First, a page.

I'm not a Blogger, I'm a Mudder

By Kelly Hogg posted 12-12-2017 14:17


After deciding to write a blog my first thought was…I’m not a blogger I’m a mudder, referring to race horses who do better in the mud than on the soft smooth surface of a dirt track. I’ve heard about blogs, seen speakers on talk shows who write blogs, but have never written one.  So, knowing what I knew about blogs, I reached out for help. Thankfully I have contacts that were more than happy to offer guidance. 

As a manager, I rely on others to complete many tasks and projects. I think about who can complete the project, who has the time, and sometimes who will need the least oversight.  Now I know that sounds bad, but we all do it whether you want to admit to it or not. We are all stretched thin and we can’t complete all project ourselves. We must depend upon our staff to make us successful. Projects that are lengthy are the perfect opportunity to trust and develop our employees. Give them the opportunity to not only grow but to shine. The questions of capability and oversight should not be major factors. We should choose employees who are trying different things or taking on more without being asked. Even someone always looking to make operations better would be a good choice. These folks like challenges and need to be challenged.  They will take the project and run with it. But more importantly we can’t forget about those who are less inclined to jump in when the opportunity arises. These are not “bad” employees, they simply like to stay within their comfort zone. These folks are capable too and often have ideas on how to improve. They need to be encouraged and offered the same motivation then given the same opportunity to grow. They will require help, they will ask questions, and they will require some of our time. And yes, they will also make mistakes. Mistakes are how they learn. We all have had someone at some point in our careers that gave us an opportunity to step up and do more. These mentors guided us when needed, they gave us room to work and they were there when we needed them. Mr. Green is the person who did this for me. Even to this day when I feel I have accomplished something special within my job I say a big thank you to him. We as managers owe our success not only to our hard work but to our employees and to those who helped us along the way.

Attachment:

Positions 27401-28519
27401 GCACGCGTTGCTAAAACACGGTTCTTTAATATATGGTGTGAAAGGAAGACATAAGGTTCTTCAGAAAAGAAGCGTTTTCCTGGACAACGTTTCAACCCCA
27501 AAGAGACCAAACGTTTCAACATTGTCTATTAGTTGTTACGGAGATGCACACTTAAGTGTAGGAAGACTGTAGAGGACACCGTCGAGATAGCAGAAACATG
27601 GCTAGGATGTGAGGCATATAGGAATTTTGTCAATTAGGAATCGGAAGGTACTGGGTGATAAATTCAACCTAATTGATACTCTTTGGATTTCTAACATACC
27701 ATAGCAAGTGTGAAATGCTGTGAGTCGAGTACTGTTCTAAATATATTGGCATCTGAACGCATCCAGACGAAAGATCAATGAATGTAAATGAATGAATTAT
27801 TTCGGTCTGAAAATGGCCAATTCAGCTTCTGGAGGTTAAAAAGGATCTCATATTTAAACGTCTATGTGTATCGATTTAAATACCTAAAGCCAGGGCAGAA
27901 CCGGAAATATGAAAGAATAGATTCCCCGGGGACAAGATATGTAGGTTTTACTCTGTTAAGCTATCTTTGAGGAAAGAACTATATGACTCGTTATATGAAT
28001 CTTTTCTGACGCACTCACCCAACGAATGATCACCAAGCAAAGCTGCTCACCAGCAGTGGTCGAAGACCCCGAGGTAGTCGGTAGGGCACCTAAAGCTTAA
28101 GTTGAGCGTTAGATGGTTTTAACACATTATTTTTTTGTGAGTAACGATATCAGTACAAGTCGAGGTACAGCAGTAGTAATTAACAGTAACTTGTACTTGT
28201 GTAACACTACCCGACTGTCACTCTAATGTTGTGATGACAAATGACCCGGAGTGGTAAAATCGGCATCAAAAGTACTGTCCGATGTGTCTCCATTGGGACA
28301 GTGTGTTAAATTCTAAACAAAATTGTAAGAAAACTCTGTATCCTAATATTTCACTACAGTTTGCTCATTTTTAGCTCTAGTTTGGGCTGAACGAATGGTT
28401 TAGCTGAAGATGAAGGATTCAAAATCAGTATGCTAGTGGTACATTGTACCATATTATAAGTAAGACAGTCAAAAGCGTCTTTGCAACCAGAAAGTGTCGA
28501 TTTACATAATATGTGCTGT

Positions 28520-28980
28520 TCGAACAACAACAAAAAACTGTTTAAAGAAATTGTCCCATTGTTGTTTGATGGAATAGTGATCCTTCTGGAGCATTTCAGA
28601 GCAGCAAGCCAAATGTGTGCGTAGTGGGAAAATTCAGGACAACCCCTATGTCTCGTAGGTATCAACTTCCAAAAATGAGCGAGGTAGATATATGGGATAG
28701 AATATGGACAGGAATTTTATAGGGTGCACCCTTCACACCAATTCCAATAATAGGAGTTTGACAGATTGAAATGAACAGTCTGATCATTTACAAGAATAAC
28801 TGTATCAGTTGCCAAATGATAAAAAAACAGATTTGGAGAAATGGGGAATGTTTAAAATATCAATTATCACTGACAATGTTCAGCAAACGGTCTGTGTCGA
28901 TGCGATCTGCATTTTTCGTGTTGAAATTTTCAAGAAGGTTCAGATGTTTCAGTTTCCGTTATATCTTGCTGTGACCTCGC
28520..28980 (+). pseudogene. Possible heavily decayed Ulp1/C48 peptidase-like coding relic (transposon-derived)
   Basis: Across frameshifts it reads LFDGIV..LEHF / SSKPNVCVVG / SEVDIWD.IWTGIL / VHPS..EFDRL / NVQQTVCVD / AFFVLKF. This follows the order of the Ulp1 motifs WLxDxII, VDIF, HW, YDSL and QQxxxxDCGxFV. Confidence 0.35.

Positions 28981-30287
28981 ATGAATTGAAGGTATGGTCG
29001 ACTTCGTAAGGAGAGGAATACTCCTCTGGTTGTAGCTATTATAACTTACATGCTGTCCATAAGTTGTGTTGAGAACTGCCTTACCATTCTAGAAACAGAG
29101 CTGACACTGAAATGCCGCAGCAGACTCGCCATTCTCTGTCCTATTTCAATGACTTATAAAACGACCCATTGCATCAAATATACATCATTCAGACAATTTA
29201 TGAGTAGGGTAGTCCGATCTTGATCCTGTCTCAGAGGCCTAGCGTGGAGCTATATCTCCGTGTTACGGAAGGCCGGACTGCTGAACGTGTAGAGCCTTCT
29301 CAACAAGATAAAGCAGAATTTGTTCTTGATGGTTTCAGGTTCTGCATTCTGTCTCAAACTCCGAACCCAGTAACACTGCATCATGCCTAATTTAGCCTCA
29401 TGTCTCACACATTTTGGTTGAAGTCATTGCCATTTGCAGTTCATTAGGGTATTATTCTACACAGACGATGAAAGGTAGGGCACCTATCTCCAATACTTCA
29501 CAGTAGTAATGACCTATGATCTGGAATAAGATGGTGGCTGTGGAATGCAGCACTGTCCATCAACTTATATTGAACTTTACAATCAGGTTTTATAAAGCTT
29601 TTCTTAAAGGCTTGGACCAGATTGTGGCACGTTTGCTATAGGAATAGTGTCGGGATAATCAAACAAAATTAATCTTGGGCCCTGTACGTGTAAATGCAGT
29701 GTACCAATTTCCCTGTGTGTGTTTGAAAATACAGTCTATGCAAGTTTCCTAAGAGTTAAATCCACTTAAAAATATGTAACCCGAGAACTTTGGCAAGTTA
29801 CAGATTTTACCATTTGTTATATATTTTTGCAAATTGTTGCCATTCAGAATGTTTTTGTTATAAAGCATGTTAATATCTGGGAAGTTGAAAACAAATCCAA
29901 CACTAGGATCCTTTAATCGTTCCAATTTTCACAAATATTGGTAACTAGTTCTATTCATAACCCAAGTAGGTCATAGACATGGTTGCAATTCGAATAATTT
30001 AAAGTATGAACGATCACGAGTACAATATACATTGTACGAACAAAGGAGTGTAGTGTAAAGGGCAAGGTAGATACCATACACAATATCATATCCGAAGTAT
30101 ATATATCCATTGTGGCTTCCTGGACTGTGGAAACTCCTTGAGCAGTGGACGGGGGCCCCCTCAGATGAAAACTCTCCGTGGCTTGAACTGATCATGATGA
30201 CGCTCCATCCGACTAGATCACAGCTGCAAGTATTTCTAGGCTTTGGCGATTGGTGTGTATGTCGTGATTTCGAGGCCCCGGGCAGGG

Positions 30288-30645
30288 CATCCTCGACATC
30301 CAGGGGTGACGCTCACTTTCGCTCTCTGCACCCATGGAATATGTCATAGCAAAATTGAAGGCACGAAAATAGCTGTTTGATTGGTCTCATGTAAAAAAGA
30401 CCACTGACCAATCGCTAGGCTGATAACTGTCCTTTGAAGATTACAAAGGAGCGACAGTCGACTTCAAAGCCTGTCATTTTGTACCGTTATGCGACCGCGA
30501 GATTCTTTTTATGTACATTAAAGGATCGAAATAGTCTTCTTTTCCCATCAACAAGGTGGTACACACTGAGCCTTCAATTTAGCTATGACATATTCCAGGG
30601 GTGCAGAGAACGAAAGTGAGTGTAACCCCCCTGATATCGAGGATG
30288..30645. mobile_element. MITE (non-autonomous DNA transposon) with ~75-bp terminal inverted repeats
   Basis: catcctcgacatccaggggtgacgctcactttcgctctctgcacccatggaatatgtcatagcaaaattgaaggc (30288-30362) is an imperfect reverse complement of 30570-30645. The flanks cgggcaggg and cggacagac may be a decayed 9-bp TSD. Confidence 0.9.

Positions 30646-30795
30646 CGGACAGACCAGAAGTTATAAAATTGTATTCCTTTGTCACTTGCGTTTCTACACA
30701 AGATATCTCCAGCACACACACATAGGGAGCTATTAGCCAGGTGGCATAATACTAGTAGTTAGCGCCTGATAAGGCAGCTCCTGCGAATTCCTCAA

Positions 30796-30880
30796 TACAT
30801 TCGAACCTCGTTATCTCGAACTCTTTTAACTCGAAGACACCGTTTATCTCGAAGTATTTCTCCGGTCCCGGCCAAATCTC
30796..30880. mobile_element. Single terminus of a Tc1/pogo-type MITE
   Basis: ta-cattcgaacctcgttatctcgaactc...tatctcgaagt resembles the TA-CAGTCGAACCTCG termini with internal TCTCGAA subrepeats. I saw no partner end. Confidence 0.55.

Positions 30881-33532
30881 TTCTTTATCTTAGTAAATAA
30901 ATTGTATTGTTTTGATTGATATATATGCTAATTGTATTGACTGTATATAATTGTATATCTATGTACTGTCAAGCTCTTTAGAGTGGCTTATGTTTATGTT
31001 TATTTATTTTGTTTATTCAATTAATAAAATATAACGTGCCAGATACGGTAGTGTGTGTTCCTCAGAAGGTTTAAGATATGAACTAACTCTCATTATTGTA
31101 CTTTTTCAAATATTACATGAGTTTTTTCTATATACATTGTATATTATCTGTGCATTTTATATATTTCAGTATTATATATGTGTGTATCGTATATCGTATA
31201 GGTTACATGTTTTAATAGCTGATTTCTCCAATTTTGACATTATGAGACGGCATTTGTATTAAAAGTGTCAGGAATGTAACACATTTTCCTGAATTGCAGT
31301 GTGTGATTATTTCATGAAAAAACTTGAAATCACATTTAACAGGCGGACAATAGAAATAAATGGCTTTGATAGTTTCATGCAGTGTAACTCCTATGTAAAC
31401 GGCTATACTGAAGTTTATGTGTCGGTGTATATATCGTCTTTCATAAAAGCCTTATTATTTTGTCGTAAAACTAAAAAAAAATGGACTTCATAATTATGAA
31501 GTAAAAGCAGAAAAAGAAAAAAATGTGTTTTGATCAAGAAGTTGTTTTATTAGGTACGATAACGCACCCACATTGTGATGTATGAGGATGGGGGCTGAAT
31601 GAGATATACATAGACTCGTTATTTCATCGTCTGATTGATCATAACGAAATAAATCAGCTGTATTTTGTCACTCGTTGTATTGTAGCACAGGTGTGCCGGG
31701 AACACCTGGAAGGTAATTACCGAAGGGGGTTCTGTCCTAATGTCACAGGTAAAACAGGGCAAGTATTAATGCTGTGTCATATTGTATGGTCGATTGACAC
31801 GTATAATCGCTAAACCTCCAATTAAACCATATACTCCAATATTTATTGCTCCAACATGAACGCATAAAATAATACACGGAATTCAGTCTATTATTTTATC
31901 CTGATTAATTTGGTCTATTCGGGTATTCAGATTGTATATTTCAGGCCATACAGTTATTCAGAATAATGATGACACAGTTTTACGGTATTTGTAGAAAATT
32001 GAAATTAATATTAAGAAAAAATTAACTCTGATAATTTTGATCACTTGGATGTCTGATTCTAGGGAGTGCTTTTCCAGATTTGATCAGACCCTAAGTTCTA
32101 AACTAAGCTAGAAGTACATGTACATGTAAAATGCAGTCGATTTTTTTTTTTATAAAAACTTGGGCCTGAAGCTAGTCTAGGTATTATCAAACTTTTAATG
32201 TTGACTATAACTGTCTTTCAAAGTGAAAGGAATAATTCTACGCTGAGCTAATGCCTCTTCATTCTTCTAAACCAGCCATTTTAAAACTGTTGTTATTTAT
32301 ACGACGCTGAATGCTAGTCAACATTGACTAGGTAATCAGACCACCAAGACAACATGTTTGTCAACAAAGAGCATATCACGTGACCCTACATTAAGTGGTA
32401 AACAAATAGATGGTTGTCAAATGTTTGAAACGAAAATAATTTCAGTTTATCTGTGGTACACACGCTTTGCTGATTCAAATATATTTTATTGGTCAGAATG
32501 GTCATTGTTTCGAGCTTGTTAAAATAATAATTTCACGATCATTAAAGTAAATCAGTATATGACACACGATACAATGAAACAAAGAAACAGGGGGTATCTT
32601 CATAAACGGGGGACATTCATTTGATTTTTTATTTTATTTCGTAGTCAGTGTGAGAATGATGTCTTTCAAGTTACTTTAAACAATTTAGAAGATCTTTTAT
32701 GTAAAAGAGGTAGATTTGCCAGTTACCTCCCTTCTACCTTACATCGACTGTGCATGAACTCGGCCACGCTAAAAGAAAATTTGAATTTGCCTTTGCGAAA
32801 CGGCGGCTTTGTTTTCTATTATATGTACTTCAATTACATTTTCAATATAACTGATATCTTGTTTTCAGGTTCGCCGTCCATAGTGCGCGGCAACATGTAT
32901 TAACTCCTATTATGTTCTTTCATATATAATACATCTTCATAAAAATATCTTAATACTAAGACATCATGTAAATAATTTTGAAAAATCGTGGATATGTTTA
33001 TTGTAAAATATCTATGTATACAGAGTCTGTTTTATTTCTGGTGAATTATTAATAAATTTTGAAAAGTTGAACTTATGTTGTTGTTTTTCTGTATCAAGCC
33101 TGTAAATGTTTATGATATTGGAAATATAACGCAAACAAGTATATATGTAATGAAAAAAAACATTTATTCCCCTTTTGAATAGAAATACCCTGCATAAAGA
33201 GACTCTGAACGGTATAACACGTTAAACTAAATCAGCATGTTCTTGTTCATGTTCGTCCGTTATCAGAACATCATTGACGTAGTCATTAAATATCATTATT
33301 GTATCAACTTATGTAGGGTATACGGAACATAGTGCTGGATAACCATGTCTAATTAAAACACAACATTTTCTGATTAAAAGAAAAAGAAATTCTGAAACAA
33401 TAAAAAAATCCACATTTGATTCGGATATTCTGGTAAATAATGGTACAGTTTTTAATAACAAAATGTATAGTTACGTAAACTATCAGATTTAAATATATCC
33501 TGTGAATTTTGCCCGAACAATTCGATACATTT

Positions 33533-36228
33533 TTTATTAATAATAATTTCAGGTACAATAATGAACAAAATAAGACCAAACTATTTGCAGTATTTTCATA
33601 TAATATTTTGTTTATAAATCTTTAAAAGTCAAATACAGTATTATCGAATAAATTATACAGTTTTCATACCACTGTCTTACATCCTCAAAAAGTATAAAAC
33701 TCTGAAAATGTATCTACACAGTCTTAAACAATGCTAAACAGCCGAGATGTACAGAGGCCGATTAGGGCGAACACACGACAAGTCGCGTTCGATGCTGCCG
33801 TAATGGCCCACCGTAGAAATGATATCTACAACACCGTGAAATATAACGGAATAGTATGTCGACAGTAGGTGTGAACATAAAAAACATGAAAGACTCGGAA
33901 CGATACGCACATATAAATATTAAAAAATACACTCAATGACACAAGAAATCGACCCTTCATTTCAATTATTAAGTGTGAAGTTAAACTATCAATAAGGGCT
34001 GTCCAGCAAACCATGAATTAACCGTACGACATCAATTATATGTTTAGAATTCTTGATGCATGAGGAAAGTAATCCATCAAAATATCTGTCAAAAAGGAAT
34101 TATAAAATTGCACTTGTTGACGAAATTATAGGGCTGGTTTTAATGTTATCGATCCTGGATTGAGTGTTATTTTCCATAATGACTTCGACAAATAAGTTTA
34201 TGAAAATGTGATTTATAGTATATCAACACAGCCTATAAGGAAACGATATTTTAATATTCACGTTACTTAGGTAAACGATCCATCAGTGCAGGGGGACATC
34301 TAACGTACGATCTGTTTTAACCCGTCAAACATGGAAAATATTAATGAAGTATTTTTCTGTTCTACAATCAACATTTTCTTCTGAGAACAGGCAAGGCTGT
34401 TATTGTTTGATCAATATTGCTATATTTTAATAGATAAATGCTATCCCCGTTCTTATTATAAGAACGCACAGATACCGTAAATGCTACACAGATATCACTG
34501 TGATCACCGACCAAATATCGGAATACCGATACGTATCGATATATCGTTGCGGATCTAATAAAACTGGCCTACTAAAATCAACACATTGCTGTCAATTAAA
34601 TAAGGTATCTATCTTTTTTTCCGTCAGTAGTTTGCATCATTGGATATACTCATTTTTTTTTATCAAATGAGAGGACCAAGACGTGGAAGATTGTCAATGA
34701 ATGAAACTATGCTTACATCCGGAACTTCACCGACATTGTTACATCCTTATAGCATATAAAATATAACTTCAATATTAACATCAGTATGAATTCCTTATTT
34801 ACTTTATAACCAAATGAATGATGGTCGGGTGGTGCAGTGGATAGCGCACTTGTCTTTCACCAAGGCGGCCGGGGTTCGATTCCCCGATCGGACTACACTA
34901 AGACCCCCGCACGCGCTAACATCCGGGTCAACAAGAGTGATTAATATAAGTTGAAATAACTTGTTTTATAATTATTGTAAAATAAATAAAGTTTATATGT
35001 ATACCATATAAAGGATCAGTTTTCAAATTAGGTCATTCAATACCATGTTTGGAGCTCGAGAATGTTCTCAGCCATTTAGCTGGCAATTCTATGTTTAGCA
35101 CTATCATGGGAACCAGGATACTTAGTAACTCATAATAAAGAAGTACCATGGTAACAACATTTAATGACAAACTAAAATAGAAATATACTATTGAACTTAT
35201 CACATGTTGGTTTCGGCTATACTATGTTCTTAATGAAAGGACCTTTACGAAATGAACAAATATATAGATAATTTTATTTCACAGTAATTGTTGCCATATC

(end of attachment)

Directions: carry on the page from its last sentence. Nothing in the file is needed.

Is this the perfect blog? Not by any stretch of the imagination. Is it a bad blog? Debatable.  What it is though is an opportunity. An opportunity for me to move outside my comfort zone to learn and grow. This is something we all need to do regardless of where we are within our organizations. As managers and leaders, it is our responsibility to promote and encourage those learning opportunities for our employees too.